Lincoln Square resident Scott Fetho's World Cup flags blow in the wind Nov. 30. Credit: Kayleigh Padar//Block Club Chicago

LINCOLN SQUARE — Keeping up with which teams are still in the running to win the men’s World Cup is as easy as passing by Scott Fecho’s house. 

The 42-year-old hung national flags along his fence for each of the teams competing in the World Cup. He takes them down as the teams lose and exit the tournament, which is progressing to the single-elimination phase.

Fecho launched the flag display — which his neighbors have come to rely on — shortly after moving to the 2100 block of Leland Avenue in 2010. It’s a tradition he brings out every few years to celebrate the men’s and women’s World Cup.

Neighborhood bars have even used photos of Fecho’s house to advertise World Cup watch parties in past years, he said. 

“I just find it fun,” Fecho said. “I’m always impressed with the amount of neighbors who tell me they enjoy seeing them out. Every time, it always surprises me.”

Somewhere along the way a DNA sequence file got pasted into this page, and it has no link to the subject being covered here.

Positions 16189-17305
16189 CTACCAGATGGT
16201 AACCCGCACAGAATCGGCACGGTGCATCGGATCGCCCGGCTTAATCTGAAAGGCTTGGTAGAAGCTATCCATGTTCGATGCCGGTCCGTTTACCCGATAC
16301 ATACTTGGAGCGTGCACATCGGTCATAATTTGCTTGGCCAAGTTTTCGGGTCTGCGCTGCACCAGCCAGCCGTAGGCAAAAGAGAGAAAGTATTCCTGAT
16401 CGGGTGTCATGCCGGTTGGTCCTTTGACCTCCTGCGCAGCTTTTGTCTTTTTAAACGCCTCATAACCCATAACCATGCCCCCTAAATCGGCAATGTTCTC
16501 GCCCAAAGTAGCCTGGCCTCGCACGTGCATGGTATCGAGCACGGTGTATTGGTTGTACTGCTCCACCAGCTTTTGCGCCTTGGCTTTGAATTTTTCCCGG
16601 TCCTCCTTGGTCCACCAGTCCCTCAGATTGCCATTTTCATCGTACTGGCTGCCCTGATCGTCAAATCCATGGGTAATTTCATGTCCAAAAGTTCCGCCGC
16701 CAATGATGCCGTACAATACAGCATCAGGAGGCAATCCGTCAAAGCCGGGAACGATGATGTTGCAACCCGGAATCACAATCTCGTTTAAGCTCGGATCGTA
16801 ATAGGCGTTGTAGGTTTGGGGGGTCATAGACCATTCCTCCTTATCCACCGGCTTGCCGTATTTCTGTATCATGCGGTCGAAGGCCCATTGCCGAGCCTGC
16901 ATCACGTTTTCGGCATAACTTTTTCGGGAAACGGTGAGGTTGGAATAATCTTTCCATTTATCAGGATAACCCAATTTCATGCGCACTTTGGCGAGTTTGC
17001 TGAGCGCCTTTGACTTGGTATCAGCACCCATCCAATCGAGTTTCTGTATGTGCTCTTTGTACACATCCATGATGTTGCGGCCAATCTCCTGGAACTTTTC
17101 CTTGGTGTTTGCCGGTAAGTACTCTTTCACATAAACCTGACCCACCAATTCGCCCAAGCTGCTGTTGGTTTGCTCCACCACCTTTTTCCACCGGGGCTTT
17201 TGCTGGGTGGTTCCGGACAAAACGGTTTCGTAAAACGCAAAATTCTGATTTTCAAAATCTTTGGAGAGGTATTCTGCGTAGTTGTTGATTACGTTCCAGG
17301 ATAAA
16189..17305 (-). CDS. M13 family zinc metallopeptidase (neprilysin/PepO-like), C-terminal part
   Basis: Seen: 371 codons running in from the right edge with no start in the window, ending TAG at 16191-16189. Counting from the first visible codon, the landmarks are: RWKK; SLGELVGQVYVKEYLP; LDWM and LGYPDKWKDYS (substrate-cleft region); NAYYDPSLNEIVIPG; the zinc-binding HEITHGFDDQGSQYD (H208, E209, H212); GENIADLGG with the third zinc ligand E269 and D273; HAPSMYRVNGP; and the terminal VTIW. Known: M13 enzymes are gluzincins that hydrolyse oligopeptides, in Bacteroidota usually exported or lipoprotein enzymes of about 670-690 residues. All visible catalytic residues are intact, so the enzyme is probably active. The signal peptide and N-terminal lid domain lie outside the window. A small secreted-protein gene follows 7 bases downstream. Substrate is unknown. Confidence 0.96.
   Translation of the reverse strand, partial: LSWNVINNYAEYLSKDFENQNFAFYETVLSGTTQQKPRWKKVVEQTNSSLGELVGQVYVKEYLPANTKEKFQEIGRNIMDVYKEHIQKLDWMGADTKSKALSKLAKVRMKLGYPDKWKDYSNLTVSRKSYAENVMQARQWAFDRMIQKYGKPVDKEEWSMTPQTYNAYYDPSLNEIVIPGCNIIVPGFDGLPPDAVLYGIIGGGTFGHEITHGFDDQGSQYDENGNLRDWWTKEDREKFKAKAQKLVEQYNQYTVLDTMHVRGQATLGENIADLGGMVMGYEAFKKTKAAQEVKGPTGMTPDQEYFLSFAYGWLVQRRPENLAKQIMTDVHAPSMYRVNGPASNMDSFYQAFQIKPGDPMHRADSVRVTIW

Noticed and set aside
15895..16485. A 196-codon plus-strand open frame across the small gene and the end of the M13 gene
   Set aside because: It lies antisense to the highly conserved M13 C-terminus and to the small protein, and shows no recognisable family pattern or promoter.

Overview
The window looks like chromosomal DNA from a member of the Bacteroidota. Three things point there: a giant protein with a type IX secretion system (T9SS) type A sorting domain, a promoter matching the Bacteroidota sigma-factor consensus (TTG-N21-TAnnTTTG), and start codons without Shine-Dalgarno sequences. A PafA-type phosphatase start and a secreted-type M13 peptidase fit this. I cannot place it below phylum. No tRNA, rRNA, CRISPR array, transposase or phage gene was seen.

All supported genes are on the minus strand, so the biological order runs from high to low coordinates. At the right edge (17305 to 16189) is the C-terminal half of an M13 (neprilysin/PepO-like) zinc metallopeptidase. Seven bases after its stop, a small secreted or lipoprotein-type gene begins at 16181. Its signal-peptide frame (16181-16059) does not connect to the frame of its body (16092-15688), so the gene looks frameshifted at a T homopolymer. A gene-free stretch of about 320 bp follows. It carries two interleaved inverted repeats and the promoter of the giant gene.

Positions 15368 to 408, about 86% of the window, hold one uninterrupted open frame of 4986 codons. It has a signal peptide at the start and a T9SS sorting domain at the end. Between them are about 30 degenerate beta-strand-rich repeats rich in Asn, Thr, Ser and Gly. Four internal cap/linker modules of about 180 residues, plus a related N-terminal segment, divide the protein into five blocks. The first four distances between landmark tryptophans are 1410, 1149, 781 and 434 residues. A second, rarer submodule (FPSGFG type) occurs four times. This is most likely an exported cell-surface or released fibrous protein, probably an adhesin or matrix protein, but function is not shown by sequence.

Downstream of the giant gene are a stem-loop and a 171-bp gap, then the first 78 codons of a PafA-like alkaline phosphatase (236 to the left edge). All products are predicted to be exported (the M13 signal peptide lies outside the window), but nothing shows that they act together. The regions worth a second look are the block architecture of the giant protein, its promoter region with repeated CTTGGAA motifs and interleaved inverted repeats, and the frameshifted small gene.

Lincoln Square resident Scott Fecho’s World Cup flags blow in the wind Nov. 30. Credit: Kayleigh Padar/Block Club Chicago

This is the first year Fecho has hung his flags during the group stage of the tournament instead of waiting until teams are narrowed down for Round 16, which starts Friday. 

“By Friday morning, I’ll be reducing it down to 16 flags, and those will be hung in order of how the games are played until there’s one flag left remaining,” Fecho said. 

Fecho grew up playing soccer until he graduated from high school, but he didn’t start paying attention to the World Cup until he was in college. 

“I would’ve been a better soccer player if it’d been televised more when I was younger, just because I would’ve been able to learn from the games what do to in different situations,” Fecho said. 

As he’s gotten older, he’s noticed more people taking interest in soccer and local bars offering more viewing parties to accommodate fans. He said he isn’t rooting for any particular team, but he enjoys watching the games and sharing the excitement with others who love the sport. 

“It’s interesting to see how crowded the bars get for the games now,” Fecho said. “I know people say that soccer or football, whatever you call it, isn’t as big in the U.S., but in your major cities, it is. I think there’s a much bigger soccer culture than people realize.” 

The World Cup champion will hoist the trophy — and the last flag will be displayed on Fecho’s house — Dec. 18.